Around the same time you finally end up on Pulse, a real planet below the orbiting world of Cocoon where the game begins.  Pulse has more open gameplay - or at least is better at pretending to be open - and for the first time you can take on side quests away from the main plot.  These side quests, however, are not especially engaging, as they are all in the "move here and kill this" vein.  I completed only a couple before returning to the main plot, at which point I also found an unstoppable battle team and paradigm setup that won me almost every battle for the last 20 hours of the game.

That, above all, was the most disappointing thing.  As my characters became more advanced, it became increasingly clear that there was little need to mix and match.  The specific strengths and weaknesses of my opponents were insufficient to challenge my combination of Fang (physical attack), Vanille (magical healing), and Sazh (magical buffing and attack).  I stomped my way through the ending portions of the game, restarting only a small handful of battles due to defeat.  Most battles were over in a fraction of the target time.

If anything, my biggest critique of Final Fantasy XIII is that it was too user friendly, too easy to dominate.  Sazh's haste spell made my team an unstoppable force, especially combined with how easy it was to boost Fang's strength to twice everyone else on my team.  We attacked quickly and ferociously, and I wondered where the challenge lay.  In many ways, having set up my paradigms for the end game, I simply let the game play itself and watched the cutscenes when they came.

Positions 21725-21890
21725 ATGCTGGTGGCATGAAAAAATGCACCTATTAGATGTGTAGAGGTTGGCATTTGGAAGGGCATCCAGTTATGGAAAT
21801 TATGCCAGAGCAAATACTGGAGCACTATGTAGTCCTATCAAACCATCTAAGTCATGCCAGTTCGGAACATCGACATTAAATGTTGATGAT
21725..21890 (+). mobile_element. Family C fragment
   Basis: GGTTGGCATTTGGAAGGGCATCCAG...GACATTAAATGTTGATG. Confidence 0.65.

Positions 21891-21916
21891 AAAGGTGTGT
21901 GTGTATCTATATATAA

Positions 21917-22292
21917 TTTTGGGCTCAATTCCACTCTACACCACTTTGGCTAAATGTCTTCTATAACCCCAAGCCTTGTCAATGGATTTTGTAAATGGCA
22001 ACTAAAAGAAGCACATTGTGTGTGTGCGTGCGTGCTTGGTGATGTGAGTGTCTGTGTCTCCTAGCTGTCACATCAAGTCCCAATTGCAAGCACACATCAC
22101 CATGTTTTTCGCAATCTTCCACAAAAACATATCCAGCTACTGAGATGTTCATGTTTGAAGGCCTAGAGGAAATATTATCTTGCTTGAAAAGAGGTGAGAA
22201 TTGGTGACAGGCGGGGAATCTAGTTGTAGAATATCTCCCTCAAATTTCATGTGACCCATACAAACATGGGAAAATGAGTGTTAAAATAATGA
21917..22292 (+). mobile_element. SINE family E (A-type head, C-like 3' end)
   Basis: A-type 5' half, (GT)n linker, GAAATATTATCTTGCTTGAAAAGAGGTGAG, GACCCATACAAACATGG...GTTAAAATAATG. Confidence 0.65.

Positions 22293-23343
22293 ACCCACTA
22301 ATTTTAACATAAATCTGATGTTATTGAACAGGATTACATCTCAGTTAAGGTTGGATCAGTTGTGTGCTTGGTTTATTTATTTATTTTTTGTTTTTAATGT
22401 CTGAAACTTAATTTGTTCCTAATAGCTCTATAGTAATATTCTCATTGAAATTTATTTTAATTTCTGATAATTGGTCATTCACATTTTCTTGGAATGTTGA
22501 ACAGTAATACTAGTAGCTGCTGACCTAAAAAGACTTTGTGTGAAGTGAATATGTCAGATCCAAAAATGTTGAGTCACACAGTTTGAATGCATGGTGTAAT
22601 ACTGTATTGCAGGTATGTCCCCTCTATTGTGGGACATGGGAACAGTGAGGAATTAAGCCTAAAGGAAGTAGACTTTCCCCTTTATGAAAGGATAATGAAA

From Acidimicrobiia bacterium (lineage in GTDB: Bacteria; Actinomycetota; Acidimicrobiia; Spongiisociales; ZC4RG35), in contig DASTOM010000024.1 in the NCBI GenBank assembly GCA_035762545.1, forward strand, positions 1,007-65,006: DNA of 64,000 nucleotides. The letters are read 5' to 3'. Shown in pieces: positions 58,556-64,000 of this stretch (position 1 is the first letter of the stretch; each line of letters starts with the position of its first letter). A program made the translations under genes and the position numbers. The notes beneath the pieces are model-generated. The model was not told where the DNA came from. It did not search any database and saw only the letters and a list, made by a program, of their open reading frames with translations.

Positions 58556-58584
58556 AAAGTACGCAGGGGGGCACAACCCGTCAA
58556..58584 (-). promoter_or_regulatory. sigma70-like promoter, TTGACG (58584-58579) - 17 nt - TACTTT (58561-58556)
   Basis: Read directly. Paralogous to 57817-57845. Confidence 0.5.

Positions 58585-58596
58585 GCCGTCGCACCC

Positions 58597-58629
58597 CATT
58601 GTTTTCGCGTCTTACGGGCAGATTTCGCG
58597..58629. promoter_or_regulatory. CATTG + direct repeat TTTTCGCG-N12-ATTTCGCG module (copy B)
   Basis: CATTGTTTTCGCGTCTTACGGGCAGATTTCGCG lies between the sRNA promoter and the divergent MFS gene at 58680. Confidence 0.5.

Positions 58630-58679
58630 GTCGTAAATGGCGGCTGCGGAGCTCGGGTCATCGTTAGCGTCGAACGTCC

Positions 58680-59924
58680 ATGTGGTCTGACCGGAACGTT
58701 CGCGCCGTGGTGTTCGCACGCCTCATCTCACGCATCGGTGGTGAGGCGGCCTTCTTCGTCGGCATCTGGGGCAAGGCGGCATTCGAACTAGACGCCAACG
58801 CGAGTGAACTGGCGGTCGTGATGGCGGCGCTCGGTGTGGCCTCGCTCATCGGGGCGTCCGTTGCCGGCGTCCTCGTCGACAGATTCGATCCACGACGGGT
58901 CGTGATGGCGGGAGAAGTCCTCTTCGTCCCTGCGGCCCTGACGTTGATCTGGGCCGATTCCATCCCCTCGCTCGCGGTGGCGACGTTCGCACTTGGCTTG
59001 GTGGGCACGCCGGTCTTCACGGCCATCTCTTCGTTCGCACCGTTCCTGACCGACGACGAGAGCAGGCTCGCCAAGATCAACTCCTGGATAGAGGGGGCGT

Also disappointing was the end of the story.  Without ruining it, I'll say that I had high hopes for a dark and sinister ending, or at least a major plot twist.  My experience as a Knights of the Old Republic veteran, in particular, had me on guard for sudden surprises, and I fully expected that the Fal'cie (basically deities who run society) who had been manipulating us the whole way would turn out to have really out maneuvered us in the end.  But it wasn't so.  Rather, our final epic battle was against exactly who I thought it would be against, in more or less the way I expected since the midpoint of the game. In a story with so much potential, being so obvious was disappointing.

Overall, Final Fantasy XIII is a well-made game, and a console game.  It lacks the sophistication of PC strategy and top-down rpg titles, and while it does have an engaging combat system, it's also easy to beat that system.  Its greatest strength is its polish, its amazing visuals and audios, and its good story-telling.  Unfortunately, it falls short in far too many areas to be a great game, and must be satisfied rather with being a merely good one.  Which is sad, because the resources and sales that the Final Fantasy series has at its disposal means its capable of so much more.

I've read elsewhere that Final Fantasy XIII is a "failed experiment," that Square Enix is trying to innovate, and that this time they got it wrong.  I think that's not fair, because FF XIII is, in the end, not innovative enough.  It fails, not to deliver on its promise, but rather to set its ambitions high enough.  I hope, come the 14th edition of the game, that Square Enix will reclaim its throne in the console-based RPG world, but it will only do so if it sets its aim higher.